Intuitively, a classical field theory is background-in- dependent if the structure required to make sense of its equations is itself subject to dynamical evolution, rather than being imposed ab initio. The aim of this paper is to provide an explication of this intuitive notion. Background-independence is not a not formal property of theories: the question whether a theory is background-independent depends upon how the theory is interpreted. Under the approach proposed here, a theory is fully bac…Read more
  •  216
    The representation of time and change in mechanics
    In John Earman & Jeremy Butterfield (eds.), Philosophy of Physics, Elsevier. pp. 133--227. 2005.
    This chapter is concerned with the representation of time and change in classical (i.e., non-quantum) physical theories. One of the main goals of the chapter is to attempt to clarify the nature and scope of the so-called problem of time: a knot of technical and interpretative problems that appear to stand in the way of attempts to quantize general relativity, and which have their roots in the general covariance of that theory. The most natural approach to these questions is via a consideration o…Read more
  •  432
    Curve-Fitting for Bayesians?
    British Journal for the Philosophy of Science 68 (3): 689-702. 2017.
    Bayesians often assume, suppose, or conjecture that for any reasonable explication of the notion of simplicity a prior can be designed that will enforce a preference for hypotheses simpler in just that sense. But it is shown here that there are simplicity-driven approaches to curve-fitting problems that cannot be captured within the orthodox Bayesian framework.
  •  544
    Symmetry and Equivalence
    In Robert Batterman (ed.), The Oxford Handbook of Philosophy of Physics, Oxford University Press. pp. 318-339. 2013.
    This paper is concerned with the relation between two notions: that of two solutions or models of a theory being related by a symmetry of the theory and that of solutions or models being physically equivalent. A number of authors have recently discussed this relation, some taking an optimistic view, on which there is a suitable concept of the symmetry of a theory relative to which these two notions coincide, others taking a pessimistic view, on which there is no such concept. The present paper a…Read more
  •  219
    Is classical electrodynamics an inconsistent theory?
    Canadian Journal of Philosophy 37 (2): 263-282. 2007.
    Canadian Journal of Philosophy, 37: 263–282. [preprint] This paper is a critical discussion of Mathias Frisch’s book Inconsistency, Asymmetry, and Nonlocality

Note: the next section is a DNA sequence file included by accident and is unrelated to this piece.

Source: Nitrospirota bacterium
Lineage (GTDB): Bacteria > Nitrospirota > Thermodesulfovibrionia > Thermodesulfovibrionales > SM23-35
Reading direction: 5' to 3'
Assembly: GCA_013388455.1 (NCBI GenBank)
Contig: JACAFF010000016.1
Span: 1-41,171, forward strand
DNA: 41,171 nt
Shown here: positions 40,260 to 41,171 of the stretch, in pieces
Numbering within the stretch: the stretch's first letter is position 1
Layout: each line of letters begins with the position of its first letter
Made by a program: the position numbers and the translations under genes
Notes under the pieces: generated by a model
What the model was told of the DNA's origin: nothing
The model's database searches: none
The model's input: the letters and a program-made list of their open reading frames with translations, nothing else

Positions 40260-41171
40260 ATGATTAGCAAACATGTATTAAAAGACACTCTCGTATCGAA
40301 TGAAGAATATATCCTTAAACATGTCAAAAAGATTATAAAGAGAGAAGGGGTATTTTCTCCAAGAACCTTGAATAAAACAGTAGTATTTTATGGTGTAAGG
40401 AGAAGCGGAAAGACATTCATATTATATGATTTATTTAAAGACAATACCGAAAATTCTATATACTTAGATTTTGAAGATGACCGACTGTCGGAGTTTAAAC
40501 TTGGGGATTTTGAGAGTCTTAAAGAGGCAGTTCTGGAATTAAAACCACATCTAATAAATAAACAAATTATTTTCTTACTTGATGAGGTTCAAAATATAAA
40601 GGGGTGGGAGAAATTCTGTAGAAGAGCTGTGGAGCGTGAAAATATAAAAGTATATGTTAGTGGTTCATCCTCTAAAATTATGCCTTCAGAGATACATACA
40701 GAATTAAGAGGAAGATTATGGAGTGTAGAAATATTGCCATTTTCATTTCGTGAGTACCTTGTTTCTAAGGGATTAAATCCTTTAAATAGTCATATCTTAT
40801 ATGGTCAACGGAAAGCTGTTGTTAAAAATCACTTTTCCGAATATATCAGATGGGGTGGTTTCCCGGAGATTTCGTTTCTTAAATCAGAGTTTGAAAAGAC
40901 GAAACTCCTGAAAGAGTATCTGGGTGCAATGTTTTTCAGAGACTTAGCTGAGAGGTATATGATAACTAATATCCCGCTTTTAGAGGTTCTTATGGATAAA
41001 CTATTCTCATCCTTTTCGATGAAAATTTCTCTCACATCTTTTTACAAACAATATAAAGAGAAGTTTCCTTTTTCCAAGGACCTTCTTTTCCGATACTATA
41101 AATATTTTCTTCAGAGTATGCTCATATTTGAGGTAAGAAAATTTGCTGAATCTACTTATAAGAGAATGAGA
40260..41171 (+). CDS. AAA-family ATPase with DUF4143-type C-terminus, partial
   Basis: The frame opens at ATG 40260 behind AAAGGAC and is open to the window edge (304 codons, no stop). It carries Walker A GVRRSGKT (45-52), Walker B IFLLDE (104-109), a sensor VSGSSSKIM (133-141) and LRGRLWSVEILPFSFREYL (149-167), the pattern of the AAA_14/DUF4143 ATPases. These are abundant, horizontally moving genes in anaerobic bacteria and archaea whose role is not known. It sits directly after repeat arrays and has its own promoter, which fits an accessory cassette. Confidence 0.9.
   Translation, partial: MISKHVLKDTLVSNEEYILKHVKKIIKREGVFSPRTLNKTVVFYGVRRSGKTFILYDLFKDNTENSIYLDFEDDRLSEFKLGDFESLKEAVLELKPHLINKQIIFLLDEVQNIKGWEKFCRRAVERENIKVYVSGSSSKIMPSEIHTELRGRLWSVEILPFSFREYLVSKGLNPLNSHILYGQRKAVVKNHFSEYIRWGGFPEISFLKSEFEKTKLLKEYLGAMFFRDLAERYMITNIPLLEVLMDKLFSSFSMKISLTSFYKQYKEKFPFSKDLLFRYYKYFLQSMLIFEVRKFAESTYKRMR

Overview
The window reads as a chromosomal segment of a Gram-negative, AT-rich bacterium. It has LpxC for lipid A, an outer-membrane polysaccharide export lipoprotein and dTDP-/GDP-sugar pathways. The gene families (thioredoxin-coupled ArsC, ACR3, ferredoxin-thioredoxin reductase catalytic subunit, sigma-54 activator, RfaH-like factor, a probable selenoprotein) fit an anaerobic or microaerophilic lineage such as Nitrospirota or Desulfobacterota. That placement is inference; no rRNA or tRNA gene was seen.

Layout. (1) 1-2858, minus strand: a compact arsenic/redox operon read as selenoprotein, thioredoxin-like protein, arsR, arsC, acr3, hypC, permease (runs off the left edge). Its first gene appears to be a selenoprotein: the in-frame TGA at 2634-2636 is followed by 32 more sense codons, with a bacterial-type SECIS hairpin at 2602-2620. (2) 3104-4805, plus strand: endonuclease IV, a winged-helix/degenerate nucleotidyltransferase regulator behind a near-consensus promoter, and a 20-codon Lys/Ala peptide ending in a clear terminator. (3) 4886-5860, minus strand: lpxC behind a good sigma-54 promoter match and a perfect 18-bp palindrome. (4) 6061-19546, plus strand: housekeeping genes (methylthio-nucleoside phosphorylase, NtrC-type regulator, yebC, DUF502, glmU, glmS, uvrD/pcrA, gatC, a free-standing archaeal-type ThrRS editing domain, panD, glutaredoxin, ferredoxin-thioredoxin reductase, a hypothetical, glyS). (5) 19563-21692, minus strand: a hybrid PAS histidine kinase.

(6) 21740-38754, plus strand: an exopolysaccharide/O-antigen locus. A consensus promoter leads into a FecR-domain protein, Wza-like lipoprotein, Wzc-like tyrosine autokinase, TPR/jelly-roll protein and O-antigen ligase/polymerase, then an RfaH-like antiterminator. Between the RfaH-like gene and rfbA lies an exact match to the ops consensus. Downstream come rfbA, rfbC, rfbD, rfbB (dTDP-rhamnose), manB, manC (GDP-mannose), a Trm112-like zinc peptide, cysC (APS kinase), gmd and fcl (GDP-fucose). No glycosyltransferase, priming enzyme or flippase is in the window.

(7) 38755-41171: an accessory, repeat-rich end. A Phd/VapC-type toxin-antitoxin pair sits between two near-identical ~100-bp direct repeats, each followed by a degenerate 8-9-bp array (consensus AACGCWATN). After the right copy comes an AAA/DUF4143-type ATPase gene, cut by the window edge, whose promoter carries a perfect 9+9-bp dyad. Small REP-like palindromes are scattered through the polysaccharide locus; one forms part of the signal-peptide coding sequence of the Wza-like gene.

•  82
    Chaos and fundamentalism
    Philosophy of Science 67 (3): 465. 2000.
    1. It is natural to wonder what our multitude of successful physical theories tell us about the world—singly, and as a body. What are we to think when one theory tells us about a flat Newtonian spacetime, the next about a curved Lorentzian geometry, and we have hints of others, portraying discrete or higher-dimensional structures which look something like more familiar spacetimes in appropriate limits?
  •  75
    Australasian Journal of Philosophy 94 (4): 781-791. 2016.
    ABSTRACTA popular strategy for understanding the probabilities that arise in physics is to interpret them via reductionist accounts of chance—indeed, it is sometimes claimed that such accounts are uniquely well-suited to make sense of the probabilities in classical statistical mechanics. Here it is argued that reductionist accounts of chance carry a steep but unappreciated cost: when applied to physical theories of the relevant type, they inevitably distort the relations of probability that they…Read more
  •  89
    Theory and truth: Philosophical critique within foundational science Lawrence Sklar (review)
    British Journal for the Philosophy of Science 52 (3): 647-650. 2001.
    This short and engaging book, based upon Sklar’s 1998 Locke Lectures, addresses three sorts of considerations which have been thought to undercut any claim physics has, or could have, to be getting at the truth. The overarching theme is that these considerations gain their plausibility from being deployed in arguments concerning the representational fidelity of particular physical theories, and that much is lost in the philosophical process of globalisation which converts them into doubts about …Read more